Development of a standardised approach to observing hand hygiene compliance in Australia

Ryan, Kathleen, Russo, Philip L., Heard, Kelvin, Havers, Sally, Bellis, Kaye and Grayson, M. Lindsay 2012, Development of a standardised approach to observing hand hygiene compliance in Australia, Healthcare infection, vol. 17, no. 4, pp. 115-121, doi: 10.1071/HI12022.

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Title Development of a standardised approach to observing hand hygiene compliance in Australia
Author(s) Ryan, Kathleen
Russo, Philip L.ORCID iD for Russo, Philip L.
Heard, Kelvin
Havers, Sally
Bellis, Kaye
Grayson, M. Lindsay
Journal name Healthcare infection
Volume number 17
Issue number 4
Start page 115
End page 121
Total pages 7
Publisher Elsevier
Place of publication Amsterdam, The Netherlands
Publication date 2012-12
ISSN 1835-5617
Summary Background: Evidence indicates that improved hand hygiene compliance can lead to reductions in healthcare associated infection. However, there are few papers that clearly document the observation method used to collect the hand hygiene compliance data. This article describes the Hand Hygiene Australia 5 Moments for Hand Hygiene observation method in detail.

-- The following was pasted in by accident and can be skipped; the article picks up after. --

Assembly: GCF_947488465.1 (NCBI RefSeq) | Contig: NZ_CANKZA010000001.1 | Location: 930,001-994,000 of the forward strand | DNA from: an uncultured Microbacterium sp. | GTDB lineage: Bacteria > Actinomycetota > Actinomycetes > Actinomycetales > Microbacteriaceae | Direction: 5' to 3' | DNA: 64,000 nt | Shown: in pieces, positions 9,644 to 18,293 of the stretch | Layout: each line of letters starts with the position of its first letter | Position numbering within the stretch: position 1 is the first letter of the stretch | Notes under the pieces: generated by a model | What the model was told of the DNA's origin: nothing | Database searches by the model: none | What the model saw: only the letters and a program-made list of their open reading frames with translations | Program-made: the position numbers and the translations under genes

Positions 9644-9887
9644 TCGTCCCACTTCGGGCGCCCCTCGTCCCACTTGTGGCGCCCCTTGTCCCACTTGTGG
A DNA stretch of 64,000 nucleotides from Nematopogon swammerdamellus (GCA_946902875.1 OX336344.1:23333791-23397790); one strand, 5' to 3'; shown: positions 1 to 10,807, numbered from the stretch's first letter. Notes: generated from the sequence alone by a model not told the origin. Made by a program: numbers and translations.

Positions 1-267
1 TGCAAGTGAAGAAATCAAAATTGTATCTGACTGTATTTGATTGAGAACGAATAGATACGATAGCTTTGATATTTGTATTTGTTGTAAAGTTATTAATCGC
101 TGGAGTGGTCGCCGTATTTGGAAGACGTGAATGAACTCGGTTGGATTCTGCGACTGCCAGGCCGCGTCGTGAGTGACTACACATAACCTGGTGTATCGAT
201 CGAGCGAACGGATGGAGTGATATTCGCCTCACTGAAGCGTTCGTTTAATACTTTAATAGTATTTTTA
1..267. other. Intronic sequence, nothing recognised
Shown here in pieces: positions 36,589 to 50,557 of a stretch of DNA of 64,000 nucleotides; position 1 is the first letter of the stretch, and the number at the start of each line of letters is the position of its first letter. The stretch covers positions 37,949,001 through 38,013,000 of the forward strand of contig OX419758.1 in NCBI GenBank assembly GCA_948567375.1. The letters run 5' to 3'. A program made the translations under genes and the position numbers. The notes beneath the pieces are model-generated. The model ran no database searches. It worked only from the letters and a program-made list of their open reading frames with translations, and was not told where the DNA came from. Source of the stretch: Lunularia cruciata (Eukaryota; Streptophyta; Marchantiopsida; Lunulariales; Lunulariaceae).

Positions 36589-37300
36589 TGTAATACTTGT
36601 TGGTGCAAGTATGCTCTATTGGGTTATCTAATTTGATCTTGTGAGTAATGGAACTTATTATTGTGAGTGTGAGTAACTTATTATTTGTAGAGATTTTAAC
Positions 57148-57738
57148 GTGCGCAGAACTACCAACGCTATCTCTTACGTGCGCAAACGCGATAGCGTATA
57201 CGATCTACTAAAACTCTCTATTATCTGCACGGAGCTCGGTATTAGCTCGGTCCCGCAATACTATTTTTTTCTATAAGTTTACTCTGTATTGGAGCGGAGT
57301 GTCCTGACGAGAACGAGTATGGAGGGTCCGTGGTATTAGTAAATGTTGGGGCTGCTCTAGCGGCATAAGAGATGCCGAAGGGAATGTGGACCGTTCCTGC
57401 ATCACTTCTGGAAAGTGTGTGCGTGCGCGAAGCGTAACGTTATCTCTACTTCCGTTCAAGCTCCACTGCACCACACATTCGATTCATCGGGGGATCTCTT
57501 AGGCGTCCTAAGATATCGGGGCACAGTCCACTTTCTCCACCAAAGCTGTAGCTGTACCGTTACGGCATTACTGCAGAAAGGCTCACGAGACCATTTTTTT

Methods: The Australian Commission for Safety and Quality in Health Care funded Hand Hygiene Australia (HHA) to implement the National Hand Hygiene Initiative (NHHI) to improve hand hygiene compliance (HHC) and establish a national validated system of HHC auditing. Based on the World Health Organisation (WHO) World Alliance for Patient Safety campaign 'Clean Care is Safer Care', HHA adapted the WHO hand hygiene compliance data collection form to suit Australian healthcare facilities.

Results: Hand Hygiene Australia developed a standardised approach to direct observation of HHC of healthcare workers by developing a uniform suite of tools and a data management system for accurate data collection and report generation.

Conclusion: Implementation of the HHA 5 Moments HHC audit method has facilitated standardised, reliable and meaningful collection of hand hygiene compliance data that is driving HHC improvement across many different healthcare settings around Australia.
Language eng
DOI 10.1071/HI12022
Field of Research 111099 Nursing not elsewhere classified
1103 Clinical Sciences
1110 Nursing
1117 Public Health And Health Services
Socio Economic Objective 970111 Expanding Knowledge in the Medical and Health Sciences
HERDC Research category C1.1 Refereed article in a scholarly journal
ERA Research output type C Journal article
Copyright notice ©2012, Australasian College for Infection Prevention and Control
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